Drastic Measures on the Road: Metric vs. English

In my teens, I was so enamoured by hiking and biking that I missed the seemingly obligatory fascination with cars. Once I was a bit older and wiser – and still without a driver’s license – I took the environmentally friendly stance of supporting public transportation for many years. Finally, I succumbed to practicalities and became licensed, insured, and burdened with car payments.

Then came the hard part. I’m not talking about learning how to drive a stick shift, although that was no picnic, believe me. And the question of whether to fill my tank with gasoline, diesel, or salad oil was thankfully resolved by my country’s dogged pursuit to own and burn every last drop of foreign oil. No, even suffering steering wheels on the right side pales in comparison to the dreaded road conversions.

Get out your calculators, class, and let’s go crazy. If a car that gets 23 miles per gallon leaves Seattle, Washington at noon and drives north for 200 miles, how many kilometres will it travel with a full 70-litre tank? Why kilometres? Because the car will now be in Canada, home of the metric, land of the centigrade. Gas prices look more like bottled water prices until you realize that you’re buying tiny litres and not big honking American gallons. For extra credit, class, use this morning’s currency exchange rate and tell me if Canadian gas is cheaper than US gas, drop for drop.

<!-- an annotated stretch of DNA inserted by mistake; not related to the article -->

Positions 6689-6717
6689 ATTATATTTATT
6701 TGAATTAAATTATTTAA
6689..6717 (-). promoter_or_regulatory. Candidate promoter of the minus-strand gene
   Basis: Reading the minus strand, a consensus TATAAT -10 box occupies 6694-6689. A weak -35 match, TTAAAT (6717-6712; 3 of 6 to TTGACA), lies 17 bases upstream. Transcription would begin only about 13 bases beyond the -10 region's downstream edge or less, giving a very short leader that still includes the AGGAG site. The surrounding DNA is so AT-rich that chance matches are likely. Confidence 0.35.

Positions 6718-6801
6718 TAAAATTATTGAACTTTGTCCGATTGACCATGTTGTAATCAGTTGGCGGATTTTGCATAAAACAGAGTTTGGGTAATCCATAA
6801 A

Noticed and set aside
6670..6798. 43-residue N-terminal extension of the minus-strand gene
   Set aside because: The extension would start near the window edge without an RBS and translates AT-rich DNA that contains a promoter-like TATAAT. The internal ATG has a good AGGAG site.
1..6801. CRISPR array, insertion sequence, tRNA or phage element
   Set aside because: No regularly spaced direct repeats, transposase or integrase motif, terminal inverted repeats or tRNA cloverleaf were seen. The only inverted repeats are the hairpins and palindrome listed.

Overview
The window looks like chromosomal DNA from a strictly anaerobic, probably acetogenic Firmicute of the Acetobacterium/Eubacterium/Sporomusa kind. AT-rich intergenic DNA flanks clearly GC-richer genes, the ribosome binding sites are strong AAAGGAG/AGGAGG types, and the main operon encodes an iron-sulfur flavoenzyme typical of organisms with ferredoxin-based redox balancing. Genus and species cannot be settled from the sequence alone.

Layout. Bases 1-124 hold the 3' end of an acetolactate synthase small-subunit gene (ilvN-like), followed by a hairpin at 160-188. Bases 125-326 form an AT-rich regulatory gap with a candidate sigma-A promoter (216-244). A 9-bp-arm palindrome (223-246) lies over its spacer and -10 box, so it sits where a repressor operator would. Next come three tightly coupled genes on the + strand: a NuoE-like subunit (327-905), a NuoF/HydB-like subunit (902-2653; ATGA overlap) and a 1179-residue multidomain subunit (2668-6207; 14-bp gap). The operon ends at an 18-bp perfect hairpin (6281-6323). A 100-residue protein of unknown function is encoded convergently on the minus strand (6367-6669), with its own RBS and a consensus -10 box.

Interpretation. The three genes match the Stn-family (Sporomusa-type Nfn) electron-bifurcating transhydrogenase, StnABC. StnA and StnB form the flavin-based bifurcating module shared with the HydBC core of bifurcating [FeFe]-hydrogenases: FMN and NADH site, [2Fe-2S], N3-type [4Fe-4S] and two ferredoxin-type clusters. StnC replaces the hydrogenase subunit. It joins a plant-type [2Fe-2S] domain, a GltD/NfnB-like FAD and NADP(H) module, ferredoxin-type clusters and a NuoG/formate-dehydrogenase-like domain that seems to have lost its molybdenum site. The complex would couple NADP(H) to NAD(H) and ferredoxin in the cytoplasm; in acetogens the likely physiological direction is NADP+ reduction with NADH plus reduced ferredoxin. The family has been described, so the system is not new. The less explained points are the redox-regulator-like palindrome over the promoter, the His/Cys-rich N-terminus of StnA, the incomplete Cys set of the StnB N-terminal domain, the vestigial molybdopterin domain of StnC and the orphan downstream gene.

I passed a US gas station near the border once that had a sign that said something like “Last gas station for 500 miles.” Mine weren’t the only skid marks on that road! The sign turned out to say “500 km’s,” which in real (US) measurement is closer to 300 miles. Very funny. I filled up anyway. It turns out I passed another 6 gas stations in the next 500 km, redefining the expression “driving me mad.”

Why does Canada measure distance in kilometres, yet gives you free air miles when you buy gas? Why does England still use miles when the rest of the British Empire has gone metric? Why isn’t there a “nautical kilometre?” Just wondering.

Jot these numbers down, and carry a calculator whenever you travel: One Gallon equals 3.79 litres. One litre equals 0.26 gallons. One mile equals 1.61 kilometres. One kilometre equals 0.62 miles. Your kilometrage may vary.

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